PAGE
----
I didn’t really like anything about this one. It felt completely joyless. The acting was fine, but I didn’t like or relate to any of the characters. I’m glad that Idris Elba’s character didn’t have some literal Come To Jesus moment, which I thought they were setting up.
This movie could have taken place at any time of the year. It’s a “but I’m a singer, mama!” movie. It’s a “you owe those bad men how much?” movie. It’s a “you’re AWOL!?” movie. It’s a “you brought who home for dinner? And she’s pregnant!? movie. It’s another one of those films that is draped in Christmas scenery, but doesn’t have that Christmas cheer I’m always looking for. I don’t know. It just didn’t do a thing for me.
I was thinking about the way in which we are funneled by The Algorithm into our own isolated realities when I went to look up the Rotten Tomatoes reviews for Happiest Season on Hulu. You see, I was under the impression that the proverbial ‘everybody’ had a problem with this movie because it failed to stick the landing when commenting on lesbian relationships.
The thing is, when I think back now, I only saw that in two or three places. And they were mostly just snarky memes, not detailed arguments. And even if they had been detailed arguments, that’s still all they are: arguments. Opinions. The Algorithm has this way of making us thing the tiny personalized micro-zeitgeists in which it keeps us encapsulated are, in fact, the zeitgeist we are all living in. And it’s a great big lie.
I’ve finally seen the original Miracle on 34th Street (with only three more versions to go!) and I’m pleased to say I liked it very much. The third re-make with Mara Wilson was out when I was a little kid, but somehow I missed it and all its older siblings for all these years.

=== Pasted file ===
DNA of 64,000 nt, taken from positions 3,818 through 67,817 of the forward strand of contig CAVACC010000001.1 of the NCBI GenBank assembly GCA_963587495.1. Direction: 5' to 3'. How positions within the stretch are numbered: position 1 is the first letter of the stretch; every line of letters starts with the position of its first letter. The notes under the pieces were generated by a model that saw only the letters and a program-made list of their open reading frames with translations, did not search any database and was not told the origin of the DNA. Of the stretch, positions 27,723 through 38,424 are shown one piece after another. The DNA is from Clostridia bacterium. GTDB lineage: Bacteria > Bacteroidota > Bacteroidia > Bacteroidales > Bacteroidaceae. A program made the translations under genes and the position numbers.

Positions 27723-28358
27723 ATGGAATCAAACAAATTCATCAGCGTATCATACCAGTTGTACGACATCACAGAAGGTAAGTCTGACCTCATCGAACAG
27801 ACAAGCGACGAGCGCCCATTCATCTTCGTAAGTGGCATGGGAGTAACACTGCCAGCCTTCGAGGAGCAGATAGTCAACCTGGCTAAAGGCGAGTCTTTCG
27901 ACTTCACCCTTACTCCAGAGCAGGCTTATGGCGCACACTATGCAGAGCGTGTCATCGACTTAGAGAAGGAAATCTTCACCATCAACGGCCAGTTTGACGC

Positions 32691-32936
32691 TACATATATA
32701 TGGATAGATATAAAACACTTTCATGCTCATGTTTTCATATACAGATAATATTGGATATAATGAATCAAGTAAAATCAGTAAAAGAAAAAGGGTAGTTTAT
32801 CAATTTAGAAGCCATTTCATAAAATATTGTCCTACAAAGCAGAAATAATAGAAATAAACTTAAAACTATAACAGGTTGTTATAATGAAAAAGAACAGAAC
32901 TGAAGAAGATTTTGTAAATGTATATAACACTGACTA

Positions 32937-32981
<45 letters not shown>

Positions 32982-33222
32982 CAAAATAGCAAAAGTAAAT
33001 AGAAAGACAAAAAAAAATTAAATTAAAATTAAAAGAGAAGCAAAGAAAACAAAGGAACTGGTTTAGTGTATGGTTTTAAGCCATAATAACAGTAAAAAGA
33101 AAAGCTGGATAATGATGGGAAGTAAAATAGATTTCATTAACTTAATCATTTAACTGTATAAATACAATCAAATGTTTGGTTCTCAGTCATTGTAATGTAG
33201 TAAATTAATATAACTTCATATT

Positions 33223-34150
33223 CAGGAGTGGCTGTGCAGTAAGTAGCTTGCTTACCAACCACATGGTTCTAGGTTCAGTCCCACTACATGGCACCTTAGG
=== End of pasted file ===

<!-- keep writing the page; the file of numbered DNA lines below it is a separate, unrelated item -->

When it came to my attention that there was an 85 minute Christmas film starring Michael Shannon, Judy Greer, Thomas Lennon, Ron Perlman, Ian McShane and Christina Hendricks, and that it had a 0% on Rotten Tomatoes, I knew that I had to see it, and quick. In fact, it is how I opened my 2020 Exploratory Christmas Endeavor. It was not, however, the first movie I wrote about for my Exploratory Christmas Endeavor, because despite its being only 85 minutes long, it was so bad that I managed to watch an entire other, better movie before finishing this one.
I give up trying to figure out episode numbers for this “season”. I may have to go back at some point and just re-number them all from scratch.
This episode’s first half will be a GBU test of loyalty, I’m sure, because the issue of the accusation against legendary director Woody Allen is something that everyone thinks they know about, and if they think they do, they don’t want to be on the wrong side of it. But I encourage you to approach this essay (documentary) by Ricky Worley with an open mind.